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Healthcare Reform Myths - How Economists Got It Wrong!

The Senate bill is drawing favor from moderate economists on both sides of the aisle, writes Ronald Brownstein in The Atlantic. Jonathan Gruber of MIT has been a skeptic throughout the process, and was part of a group of economists earlier in the fall who wrote President Obama telling him that healthcare reform needed to "bend the curve" on costs if it was going to make a difference.

In the story, "A Milestone in the Healthcare Journey," Gruber now says: "My summary is it's really hard to figure out how to bend the cost curve, but I can't think of a thing to try that they didn't try. They really make the best effort anyone has ever made. Everything is in here."

Greg Hummer points out that in that letter to Obama, economists, led by Stanford University's Dr. Alan Garber, focused on four "pillars" of reform that needed to be in the bill in order for it to be fiscally responsible. Those were: a tax on "Cadillac" insurance plans; an aggressive pursuit of new, performance-based standards for physicians and hospitals (instead of straight fee-for-service); an independent Medicare commission looking for innovative cost-and-efficiency solutions; and a rating from the Congressional Budget Office that the bill would raise enough revenue to be deficit-neutral.

Greg Hummer says, “First off the 4 pillars do not address how to control the total yearly expenditures on healthcare.” Also, why should the government tell private doctors how to bill their patients. That’s like telling the plumber that he can no longer bill for time and material but just a fixed dollar amount for repairing any toilet!

Doctor Hummer says, “healthcare is all about making our society healthier and should focus on prevention.” At the rate we are becoming unhealthy this bill won’t help even if it spends another 2 trillion dollars!!!

We need to drive wellness by incenting patients to stay healthy… i.e. the concept of paying patients to be healthy instead of paying healthcare professionals to be sick. Dr. Hummer should know. Hummer spent years running the screening center at NASA Lewis Research center taking care of some of the countries top scientist.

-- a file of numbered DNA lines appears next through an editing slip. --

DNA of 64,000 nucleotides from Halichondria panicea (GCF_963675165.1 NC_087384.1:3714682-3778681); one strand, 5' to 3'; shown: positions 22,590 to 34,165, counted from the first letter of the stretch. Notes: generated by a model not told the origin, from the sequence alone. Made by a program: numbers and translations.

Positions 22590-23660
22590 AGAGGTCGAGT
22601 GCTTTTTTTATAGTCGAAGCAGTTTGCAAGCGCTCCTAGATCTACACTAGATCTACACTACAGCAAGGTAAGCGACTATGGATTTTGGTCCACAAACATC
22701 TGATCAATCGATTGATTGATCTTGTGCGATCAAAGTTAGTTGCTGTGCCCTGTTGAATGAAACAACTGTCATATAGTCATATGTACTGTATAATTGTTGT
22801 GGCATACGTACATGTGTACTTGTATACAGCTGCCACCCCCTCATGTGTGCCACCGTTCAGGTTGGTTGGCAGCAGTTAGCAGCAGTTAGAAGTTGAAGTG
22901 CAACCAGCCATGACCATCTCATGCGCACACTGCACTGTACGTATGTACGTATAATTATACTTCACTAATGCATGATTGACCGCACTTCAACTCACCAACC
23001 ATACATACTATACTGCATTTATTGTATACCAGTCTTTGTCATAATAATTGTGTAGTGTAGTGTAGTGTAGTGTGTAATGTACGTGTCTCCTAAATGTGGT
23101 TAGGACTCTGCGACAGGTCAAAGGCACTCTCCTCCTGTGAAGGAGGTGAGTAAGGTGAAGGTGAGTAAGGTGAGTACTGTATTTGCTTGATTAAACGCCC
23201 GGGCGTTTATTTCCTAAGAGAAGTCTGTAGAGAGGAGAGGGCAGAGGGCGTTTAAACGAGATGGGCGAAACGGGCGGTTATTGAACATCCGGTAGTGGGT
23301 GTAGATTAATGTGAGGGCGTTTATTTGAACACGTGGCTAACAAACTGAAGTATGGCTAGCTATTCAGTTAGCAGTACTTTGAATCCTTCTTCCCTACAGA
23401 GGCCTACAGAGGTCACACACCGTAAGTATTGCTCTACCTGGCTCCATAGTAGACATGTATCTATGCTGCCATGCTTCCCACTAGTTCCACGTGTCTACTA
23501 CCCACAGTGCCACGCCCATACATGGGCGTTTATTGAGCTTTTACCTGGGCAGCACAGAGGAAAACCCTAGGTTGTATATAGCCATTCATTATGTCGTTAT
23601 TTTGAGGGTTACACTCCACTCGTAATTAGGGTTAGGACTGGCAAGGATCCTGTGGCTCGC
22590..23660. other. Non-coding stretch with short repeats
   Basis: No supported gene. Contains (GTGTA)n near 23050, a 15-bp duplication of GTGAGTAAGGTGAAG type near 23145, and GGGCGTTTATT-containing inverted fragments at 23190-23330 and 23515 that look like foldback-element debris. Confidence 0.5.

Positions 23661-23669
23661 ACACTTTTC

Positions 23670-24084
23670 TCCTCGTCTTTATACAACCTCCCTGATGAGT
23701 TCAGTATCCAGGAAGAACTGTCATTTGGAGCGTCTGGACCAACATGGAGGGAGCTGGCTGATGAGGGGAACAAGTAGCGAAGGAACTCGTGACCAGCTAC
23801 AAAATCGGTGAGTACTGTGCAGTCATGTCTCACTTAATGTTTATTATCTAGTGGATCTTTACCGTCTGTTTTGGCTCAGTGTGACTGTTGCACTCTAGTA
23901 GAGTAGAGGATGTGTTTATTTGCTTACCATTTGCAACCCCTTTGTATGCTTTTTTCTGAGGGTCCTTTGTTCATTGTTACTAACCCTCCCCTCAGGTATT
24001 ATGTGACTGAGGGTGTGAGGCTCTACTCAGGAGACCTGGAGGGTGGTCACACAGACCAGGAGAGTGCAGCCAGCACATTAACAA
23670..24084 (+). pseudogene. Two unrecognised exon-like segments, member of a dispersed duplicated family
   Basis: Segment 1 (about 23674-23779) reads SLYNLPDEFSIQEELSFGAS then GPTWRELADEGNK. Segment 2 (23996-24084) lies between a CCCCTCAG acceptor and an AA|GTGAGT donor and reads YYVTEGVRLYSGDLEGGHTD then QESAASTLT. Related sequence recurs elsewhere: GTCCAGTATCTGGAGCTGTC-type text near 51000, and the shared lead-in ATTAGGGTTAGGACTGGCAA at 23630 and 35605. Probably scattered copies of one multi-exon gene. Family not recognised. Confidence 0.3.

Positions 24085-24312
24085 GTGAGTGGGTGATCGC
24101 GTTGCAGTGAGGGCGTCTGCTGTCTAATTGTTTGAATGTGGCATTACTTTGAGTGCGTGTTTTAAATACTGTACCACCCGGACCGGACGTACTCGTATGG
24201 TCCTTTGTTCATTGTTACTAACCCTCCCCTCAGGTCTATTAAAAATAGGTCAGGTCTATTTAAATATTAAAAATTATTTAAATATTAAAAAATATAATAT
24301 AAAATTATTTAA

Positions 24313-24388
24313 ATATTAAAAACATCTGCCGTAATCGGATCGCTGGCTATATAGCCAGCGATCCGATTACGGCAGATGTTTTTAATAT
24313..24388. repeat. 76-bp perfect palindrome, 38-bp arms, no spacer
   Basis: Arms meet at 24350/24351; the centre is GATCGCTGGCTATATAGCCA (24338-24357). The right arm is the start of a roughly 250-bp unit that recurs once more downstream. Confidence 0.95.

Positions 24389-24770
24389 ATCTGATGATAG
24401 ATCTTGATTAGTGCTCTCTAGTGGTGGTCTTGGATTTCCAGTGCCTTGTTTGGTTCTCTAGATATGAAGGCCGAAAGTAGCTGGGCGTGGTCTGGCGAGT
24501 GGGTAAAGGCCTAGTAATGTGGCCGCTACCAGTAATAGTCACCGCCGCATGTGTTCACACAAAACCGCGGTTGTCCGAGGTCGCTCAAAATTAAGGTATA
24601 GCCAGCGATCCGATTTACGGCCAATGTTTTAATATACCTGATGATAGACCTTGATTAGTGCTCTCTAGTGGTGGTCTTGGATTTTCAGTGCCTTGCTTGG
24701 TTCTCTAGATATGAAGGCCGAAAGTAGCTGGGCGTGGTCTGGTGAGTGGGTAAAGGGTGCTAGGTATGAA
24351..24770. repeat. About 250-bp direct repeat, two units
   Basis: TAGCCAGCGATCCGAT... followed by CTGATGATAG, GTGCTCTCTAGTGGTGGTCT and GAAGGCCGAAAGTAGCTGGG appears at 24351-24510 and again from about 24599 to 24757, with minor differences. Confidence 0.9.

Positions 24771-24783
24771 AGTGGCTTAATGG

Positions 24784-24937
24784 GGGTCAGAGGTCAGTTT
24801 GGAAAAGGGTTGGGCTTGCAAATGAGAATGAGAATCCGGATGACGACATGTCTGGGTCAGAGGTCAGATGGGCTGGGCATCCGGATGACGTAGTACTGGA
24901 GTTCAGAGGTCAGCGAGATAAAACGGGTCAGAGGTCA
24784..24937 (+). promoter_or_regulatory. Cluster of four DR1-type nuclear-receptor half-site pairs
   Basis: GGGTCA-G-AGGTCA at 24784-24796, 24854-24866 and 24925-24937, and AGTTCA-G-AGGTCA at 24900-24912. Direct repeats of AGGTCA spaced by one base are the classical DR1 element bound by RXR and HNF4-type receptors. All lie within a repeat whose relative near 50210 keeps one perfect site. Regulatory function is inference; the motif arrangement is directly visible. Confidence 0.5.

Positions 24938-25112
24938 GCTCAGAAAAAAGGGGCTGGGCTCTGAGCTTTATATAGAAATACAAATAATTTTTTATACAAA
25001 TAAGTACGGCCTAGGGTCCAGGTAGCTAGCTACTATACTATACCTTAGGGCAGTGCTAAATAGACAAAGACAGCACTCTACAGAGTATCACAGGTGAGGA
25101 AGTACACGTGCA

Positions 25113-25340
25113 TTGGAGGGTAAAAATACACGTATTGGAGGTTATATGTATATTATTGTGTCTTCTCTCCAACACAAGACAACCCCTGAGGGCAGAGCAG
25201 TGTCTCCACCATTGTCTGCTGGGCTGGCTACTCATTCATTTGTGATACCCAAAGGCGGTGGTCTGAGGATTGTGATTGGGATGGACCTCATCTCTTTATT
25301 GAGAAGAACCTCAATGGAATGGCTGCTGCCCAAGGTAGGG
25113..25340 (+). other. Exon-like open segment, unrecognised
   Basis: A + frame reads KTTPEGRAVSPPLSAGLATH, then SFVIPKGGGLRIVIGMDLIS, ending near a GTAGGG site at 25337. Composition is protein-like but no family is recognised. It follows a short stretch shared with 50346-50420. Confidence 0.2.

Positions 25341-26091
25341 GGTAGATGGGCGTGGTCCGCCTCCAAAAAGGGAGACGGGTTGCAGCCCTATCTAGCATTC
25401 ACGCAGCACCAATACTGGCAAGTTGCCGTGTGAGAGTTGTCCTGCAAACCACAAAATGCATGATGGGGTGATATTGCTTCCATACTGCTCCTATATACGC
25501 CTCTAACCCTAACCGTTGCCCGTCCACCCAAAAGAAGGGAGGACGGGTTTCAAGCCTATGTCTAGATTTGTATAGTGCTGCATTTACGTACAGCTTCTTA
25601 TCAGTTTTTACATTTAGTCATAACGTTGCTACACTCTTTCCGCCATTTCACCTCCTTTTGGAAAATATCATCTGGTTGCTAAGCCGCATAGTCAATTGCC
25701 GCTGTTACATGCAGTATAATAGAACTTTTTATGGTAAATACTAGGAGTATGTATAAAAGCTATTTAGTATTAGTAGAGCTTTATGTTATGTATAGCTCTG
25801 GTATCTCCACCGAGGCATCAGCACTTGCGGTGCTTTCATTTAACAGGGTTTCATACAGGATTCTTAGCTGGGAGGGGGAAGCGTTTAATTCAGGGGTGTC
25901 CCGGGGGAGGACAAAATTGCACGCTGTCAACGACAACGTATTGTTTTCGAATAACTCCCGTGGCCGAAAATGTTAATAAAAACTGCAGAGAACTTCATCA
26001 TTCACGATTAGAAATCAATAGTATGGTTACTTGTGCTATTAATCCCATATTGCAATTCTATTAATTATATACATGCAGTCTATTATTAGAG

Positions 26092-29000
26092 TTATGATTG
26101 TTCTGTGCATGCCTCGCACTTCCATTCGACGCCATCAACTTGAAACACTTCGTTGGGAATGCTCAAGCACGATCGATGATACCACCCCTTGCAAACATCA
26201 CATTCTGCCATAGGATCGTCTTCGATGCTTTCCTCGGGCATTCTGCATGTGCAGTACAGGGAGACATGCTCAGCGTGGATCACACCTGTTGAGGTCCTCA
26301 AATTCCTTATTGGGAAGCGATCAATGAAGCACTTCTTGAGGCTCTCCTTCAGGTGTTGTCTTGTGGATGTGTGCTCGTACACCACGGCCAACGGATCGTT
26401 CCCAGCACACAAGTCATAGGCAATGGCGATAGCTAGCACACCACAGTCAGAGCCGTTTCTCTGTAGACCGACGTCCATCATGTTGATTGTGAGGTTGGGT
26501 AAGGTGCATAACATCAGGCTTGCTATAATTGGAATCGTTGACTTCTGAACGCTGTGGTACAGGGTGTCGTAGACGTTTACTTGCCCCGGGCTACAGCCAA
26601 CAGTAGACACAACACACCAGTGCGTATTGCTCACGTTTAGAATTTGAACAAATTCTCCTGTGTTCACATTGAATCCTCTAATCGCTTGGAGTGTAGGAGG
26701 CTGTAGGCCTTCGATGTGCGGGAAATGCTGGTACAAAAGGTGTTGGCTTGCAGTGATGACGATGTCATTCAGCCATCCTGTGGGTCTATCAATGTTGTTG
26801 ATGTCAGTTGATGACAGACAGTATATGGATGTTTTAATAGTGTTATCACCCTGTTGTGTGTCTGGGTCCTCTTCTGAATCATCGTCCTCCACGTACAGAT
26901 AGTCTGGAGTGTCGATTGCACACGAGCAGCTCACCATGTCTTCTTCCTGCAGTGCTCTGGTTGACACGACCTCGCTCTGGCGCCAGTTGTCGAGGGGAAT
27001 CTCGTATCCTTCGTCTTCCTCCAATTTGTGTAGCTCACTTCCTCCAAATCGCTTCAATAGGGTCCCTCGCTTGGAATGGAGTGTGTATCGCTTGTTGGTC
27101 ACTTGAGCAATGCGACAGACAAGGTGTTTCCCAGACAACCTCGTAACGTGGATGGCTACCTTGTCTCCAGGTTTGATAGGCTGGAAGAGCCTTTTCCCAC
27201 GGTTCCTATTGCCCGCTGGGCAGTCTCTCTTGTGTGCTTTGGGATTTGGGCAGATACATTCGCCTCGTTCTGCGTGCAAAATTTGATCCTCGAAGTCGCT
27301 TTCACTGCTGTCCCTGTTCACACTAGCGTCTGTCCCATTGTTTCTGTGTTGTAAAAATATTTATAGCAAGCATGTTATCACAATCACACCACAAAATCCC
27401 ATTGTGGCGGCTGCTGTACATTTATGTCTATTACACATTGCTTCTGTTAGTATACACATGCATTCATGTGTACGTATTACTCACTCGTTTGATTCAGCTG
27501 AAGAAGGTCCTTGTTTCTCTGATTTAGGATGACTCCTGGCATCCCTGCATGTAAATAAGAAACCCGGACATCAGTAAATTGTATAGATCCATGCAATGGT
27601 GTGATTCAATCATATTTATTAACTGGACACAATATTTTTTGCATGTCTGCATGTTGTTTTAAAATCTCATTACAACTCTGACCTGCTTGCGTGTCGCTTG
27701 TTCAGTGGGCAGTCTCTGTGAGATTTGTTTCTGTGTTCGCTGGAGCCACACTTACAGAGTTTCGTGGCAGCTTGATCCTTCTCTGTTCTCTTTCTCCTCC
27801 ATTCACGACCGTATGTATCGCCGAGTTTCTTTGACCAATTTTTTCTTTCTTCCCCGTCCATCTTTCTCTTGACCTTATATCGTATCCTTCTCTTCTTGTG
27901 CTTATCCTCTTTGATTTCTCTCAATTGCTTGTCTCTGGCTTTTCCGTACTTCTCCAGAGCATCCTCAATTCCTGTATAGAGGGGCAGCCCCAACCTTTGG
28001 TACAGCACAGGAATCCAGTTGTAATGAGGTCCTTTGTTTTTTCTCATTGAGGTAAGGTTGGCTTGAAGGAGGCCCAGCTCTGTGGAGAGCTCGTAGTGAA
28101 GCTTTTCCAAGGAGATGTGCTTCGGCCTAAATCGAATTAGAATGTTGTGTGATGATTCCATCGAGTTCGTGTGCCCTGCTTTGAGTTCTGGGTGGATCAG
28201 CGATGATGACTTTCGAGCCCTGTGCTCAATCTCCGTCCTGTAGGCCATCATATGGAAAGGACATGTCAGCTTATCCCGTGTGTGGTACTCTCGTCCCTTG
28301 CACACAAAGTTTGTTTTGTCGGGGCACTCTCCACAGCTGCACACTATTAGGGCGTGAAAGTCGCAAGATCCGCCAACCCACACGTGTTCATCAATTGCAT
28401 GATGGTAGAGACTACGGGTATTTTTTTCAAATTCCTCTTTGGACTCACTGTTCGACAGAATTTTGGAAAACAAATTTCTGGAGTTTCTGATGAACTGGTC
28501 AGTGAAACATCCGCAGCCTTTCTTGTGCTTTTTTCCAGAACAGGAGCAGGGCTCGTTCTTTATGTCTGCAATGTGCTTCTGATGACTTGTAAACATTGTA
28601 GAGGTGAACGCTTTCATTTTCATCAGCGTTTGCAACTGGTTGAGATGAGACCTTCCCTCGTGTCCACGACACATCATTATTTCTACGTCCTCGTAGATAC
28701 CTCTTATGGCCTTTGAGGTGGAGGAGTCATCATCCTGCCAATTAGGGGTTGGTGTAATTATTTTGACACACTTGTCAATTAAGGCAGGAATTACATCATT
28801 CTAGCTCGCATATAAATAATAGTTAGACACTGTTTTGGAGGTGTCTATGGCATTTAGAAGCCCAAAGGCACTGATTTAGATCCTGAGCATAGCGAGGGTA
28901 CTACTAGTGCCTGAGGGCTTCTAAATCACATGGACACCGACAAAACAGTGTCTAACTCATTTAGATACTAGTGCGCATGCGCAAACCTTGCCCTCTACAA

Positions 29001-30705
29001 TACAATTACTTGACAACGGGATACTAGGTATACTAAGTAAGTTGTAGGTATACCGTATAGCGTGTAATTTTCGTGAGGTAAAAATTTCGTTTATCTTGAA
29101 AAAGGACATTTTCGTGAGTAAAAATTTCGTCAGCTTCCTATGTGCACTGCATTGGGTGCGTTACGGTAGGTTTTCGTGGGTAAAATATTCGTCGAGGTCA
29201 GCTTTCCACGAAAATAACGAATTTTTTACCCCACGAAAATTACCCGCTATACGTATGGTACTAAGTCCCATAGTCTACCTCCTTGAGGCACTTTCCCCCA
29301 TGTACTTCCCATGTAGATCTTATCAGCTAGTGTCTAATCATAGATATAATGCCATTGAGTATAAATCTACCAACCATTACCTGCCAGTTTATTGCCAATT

As Hummer points out, Cadillac plans are most probably held by wealthy people who are most probably healthy… they have them more for peace of mind and simply because they can. Usually, the more intelligent a person the more health conscious they become.

Real healthcare reform should incent patients with “skin in the game” (i.e. Consumer Directed Health Plans, CDHP) then patients will find the best care for the least expensive cost. That alone will drive health professionals to compete and improve services without any type of “government report card” Each hospital will have its own stats like they do now… it’s up to consumers to find the best and they will.

Dr. Greg Hummer says, “The only pillars that make sense are the last two.” Eliminate unnecessary costs and make the program budget neutral. I am not sure that you had to be a brilliant economist to think of those.

The fourth pillar would be like pissing in the wind if there is no incentive to get Americans in better shape, lose weight, stop smoking, eat less sugar and exercise more! Hummer says, “Seventy percent of all chronic disease is preventable and so it the cost associated with it!”

Greg Hummer is emphatic that the correct pillars should be to Incent Wellness, Free Choice, Eliminate Waste and budget neutral policies that foster Consumerism. Let people pay whatever they want for insurance and let them have whatever plan they desire. We can solve this problem with very little of the taxpayer’s money and reap a huge return. When 70% of our youth are too overweight for the military…well look no more for a cause!

Hummer says that medical records are a good idea but won’t change healthcare costs at all. Medical records systems add cost because they take resources and time away from the doctor. Hummer says that interfacing with a true EMR system takes more of the doctor’s time then writing a note. Hummer says, “EMR won’t save a great deal of money.” All this cost is after the fact. If Hummer had his way most people would be healthy and not in need of an extensive medical record. “EMR will cost more in the long run than the money it saves. Besides the really good practitioners of medicine usually leave no stone unturned, whichmeans the more data you have the better your decision making process. So, procedures will be repeated as much as necessary regardless of how often and when they were done.” It is very unusual not to be able to have hard copy historical data on a patient for an evaluation. Having the data that prevents a surgery and its complications is always more prudent than relying on older maybe not so relev ant data.

So, why aren’t our leaders thinking of the obvious… if 70% are unfit for service…it’s not only a national security problem for the military…it should be a national healthcare problem that would draw the attention and resources of our leaders to reverse the problem.

When 70% of all healthcare expenditures are due to totally preventable disease…simply adopt measures and public policy that push wellness. I guess economist think numbers not over weight people.

Gregory J. Hummer, M.D.
Simplicity Health Plans
Consumer Directed Health Plan (CDHP)
Cleveland, Ohio